Journal Article

Technical survival of CAPD catheters: comparison between percutaneous and conventional surgical placement techniques

Çetin Özener, Azra Bihorac and Emel Akoglu

in Nephrology Dialysis Transplantation

Published on behalf of European Renal Association - European Dialysis and Transplant Assoc

Volume 16, issue 9, pages 1893-1899
Published in print September 2001 | ISSN: 0931-0509
Published online September 2001 | e-ISSN: 1460-2385 | DOI:
Technical survival of CAPD catheters: comparison between percutaneous and conventional surgical placement techniques

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Background. Percutaneous peritoneal dialysis catheter (PDC) placement is a well‐tolerated, rapidly performed bedside procedure that allows a rapid initiation of CAPD. We compared the technical survival of PDCs while comparing the mode of insertion.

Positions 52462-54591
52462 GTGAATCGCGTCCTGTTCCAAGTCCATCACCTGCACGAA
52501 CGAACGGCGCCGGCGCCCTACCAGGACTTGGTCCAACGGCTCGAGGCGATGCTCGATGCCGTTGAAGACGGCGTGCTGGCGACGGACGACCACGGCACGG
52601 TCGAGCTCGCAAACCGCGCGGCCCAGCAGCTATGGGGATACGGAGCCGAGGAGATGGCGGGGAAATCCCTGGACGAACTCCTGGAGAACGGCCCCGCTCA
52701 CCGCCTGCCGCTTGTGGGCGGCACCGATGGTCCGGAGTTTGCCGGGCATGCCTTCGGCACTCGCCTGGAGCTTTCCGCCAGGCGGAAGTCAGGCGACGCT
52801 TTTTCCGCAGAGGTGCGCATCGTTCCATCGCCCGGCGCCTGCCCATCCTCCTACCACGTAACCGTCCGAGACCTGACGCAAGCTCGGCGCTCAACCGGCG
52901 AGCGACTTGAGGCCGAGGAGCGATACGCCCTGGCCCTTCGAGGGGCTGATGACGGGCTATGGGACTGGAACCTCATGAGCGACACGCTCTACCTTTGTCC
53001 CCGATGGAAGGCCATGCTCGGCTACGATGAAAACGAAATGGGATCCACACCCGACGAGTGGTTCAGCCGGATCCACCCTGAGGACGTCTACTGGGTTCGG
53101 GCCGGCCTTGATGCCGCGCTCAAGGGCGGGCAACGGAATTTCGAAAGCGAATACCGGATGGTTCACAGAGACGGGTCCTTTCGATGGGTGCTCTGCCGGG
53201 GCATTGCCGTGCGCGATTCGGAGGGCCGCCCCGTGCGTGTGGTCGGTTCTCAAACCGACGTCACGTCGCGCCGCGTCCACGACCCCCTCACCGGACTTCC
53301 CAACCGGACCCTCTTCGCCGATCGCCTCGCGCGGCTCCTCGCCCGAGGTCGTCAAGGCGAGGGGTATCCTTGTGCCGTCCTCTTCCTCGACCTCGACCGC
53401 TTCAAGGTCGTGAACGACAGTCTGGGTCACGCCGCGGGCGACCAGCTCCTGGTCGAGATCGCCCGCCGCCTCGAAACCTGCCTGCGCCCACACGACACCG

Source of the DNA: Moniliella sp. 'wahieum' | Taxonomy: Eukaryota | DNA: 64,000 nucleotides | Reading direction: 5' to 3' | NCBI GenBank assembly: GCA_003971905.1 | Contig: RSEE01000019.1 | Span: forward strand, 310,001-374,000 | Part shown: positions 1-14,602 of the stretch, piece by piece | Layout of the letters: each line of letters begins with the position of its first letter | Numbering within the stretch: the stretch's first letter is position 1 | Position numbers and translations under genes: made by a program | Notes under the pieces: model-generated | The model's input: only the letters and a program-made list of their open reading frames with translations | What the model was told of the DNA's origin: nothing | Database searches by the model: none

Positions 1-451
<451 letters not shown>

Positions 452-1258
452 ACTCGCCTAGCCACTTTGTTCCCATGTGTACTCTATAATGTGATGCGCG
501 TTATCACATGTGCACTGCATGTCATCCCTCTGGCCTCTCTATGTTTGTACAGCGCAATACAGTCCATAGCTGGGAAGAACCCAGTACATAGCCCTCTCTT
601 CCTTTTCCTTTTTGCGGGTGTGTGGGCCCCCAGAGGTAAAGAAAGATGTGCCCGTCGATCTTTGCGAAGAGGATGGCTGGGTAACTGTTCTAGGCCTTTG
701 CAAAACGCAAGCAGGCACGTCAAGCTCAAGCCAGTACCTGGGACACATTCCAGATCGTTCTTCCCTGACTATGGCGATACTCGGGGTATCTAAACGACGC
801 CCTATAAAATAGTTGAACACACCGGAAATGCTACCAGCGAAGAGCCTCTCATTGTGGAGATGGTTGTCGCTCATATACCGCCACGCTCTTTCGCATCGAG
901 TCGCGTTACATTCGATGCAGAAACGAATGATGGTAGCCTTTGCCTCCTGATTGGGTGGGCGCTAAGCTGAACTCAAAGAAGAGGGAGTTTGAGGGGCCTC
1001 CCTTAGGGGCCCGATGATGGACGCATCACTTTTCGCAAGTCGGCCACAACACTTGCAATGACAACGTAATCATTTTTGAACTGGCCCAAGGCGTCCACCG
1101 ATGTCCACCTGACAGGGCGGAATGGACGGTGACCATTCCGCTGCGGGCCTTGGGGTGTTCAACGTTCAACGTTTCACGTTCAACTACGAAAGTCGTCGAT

Methods. We retrospectively reviewed 215 PDCs inserted over a 60‐month period in 191 patients on CAPD therapy. Of these, 133 were placed percutaneously by nephrology staff (group P) and 82 were placed using conventional surgical techniques by surgical staff (group S). The total experience accumulated was 4000 patient‐months: 2260 patient‐months in group P and 1740 patient‐months in group S.

Results. The incidence of complications in PDCs did not differ between the groups (1 episode/33 patient‐months in group P and 1 episode/29 patient‐months in group S). Two episodes of early leakage and 9 episodes of late leakage were observed in group P compared with one early leakage and 4 episodes of late leakage in group S. Of the mechanical complications in group P, 8.86% were due to catheter malfunction, including catheter tip migration and obstruction, compared with 12.63% in group S. The incidence of catheter infections was 1 episode/73 patient‐months in group P and 1 episode/62 patient‐months in group S. Significantly more catheters were removed in group S compared with group P (40% vs 16%, P<0.001). One‐year and 2‐year technical survivals were 90% and 82% in group P, and 73% and 60% in group S (P=0.0032), respectively.

Conclusions. Percutaneous bedside placement of PDCs by nephrologists provides a safe and reliable access for peritoneal dialysis.

Keywords: CAPD; methods of insertion; peritoneal dialysis catheters; technical survival

Journal Article.  4779 words.  Illustrated.

Subjects: Nephrology

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